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NHS Lanarkshire to hire one consultant from £3m fund

Written by Scott Campbell.
 
 
 
 
 
Published at 22:56 GMT on Monday, June 10th, 2013.

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Fund was announced by Scottish Government last week. Picture is copyright of Scott Campbell/ Cumbernauld Media.

LANARKSHIRE is to be awarded one more consultant, who will be employed at one of NHS Lanarkshire’s Accident and Emergency units.

The announcement made yesterday by the Scottish Government, as Health Secretary Alex Neil announced that over £3 million will be invested in the next three years as part of an innovative £50 million action plan which aims to shake-up the way unscheduled care is delivered in every part of the Scottish NHS.

The numbers of consultants have increased from 76 (wte) in September 2006 to 149.0 (wte) in March 2013 - an increase of 96.7 per cent, with the funding now available to allow health boards to recruit the extra 18 consultants immediately.

Commenting, Health Secretary Alex Neil said: “This is a significant investment and is testimony to how seriously we are taking the work to improve services for our patients.

“More people than ever before are coming to hospital as emergency admissions due to the ageing population. We need to make sure emergency services are fit for the future.

“That’s why our task force is mobbing swiftly with plans to transform unscheduled care in Scotland.


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“In the coming months, and in collaboration with NHS boards and other key stakeholders including the College of Emergency Medicine, we will be further investing in developing services to ensure we have the best system possible.”

Unscheduled care expert Jim Crombie is leading the task force. Commenting, Mr Crombie said: “We had advice from the NHS Boards, College of Emergency Medicine and others that we needed to increase the number of consultants, and we have done that as quickly as possible.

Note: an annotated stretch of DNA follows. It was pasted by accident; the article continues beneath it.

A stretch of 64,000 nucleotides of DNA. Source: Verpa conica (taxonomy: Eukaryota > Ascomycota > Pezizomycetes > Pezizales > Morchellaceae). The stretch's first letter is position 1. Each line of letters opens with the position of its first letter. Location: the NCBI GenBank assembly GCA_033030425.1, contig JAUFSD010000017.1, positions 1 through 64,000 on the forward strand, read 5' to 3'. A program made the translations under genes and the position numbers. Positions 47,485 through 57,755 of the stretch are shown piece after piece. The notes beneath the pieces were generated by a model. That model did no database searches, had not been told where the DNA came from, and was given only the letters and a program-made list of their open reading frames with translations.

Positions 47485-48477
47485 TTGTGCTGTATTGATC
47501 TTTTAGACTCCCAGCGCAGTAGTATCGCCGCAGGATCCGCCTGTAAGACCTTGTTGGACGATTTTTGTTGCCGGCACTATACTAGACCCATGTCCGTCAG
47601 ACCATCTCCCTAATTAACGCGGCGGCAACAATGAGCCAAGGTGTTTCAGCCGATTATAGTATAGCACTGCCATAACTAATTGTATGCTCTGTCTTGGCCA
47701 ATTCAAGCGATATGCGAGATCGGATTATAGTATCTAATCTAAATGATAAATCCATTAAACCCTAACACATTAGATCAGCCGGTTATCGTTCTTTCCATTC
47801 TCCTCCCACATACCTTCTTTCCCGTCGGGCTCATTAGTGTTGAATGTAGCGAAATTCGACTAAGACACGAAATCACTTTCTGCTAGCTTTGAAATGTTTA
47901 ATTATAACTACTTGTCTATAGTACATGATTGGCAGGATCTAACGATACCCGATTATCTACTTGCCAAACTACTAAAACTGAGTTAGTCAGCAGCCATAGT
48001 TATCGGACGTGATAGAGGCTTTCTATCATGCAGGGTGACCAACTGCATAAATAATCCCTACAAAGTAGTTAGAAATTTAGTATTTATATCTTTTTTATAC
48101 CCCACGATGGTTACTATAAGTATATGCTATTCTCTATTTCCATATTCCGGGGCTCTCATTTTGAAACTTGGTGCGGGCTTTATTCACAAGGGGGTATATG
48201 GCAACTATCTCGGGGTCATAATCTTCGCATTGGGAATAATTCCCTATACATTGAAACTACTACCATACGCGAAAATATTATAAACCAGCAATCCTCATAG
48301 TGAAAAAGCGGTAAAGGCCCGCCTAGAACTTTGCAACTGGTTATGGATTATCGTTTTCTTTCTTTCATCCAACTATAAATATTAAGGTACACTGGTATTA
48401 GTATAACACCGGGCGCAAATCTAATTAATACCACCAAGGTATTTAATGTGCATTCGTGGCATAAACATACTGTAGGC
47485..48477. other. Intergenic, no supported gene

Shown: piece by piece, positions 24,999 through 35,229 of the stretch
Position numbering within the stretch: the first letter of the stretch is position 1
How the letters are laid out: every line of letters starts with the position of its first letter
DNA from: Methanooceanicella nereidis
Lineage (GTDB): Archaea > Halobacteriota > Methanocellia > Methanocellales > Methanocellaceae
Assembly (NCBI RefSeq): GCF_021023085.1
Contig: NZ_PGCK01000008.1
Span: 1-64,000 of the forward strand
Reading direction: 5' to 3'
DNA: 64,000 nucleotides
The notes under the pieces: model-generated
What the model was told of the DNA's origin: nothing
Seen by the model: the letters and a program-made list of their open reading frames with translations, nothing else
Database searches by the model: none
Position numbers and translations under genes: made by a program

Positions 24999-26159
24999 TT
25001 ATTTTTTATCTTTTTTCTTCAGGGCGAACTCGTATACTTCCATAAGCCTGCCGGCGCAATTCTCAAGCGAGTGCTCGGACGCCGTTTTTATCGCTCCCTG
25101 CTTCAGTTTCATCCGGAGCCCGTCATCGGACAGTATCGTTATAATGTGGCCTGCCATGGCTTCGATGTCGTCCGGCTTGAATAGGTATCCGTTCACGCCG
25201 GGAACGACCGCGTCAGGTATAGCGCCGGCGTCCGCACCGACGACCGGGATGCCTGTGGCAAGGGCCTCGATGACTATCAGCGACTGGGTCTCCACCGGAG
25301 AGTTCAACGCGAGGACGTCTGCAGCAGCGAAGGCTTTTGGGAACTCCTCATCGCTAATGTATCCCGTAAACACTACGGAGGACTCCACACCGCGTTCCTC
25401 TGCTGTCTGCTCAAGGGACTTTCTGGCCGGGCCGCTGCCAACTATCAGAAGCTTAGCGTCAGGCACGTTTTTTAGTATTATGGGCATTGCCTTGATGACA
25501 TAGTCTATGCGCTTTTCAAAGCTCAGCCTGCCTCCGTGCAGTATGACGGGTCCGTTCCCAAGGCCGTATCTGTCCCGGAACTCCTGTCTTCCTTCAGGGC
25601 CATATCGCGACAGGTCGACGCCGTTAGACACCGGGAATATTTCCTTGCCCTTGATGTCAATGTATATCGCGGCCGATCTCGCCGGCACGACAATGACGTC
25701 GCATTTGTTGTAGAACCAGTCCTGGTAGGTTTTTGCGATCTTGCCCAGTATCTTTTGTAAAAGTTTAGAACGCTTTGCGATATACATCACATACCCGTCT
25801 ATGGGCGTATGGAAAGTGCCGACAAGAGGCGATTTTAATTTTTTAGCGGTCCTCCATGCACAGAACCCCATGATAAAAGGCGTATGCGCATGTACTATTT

“We know that when a consultant leads the service that patients receive more effective and efficient care. In many cases this can mean that patients do not need to be admitted to hospital but rather have rapid diagnosis of their problem, treatment options discussed and agreed then initiated in the A&E department and as these rapid interventions take effect, and these patients can be released home.

“This is the first phase of our comprehensive investment programme that looks at the whole range of systems and teams that provide emergency care. The task force are committed to ensuring a transformational change in how we deliver services.”

Dr Jason Long, Chair of the College of Emergency Medicine said: “We fully welcome this investment in emergency medicine consultants.

“Continued investment in unscheduled care is critical. This staffing increase, and the work of the Action Plan, will see care further improve for patients in Scottish emergency departments.”


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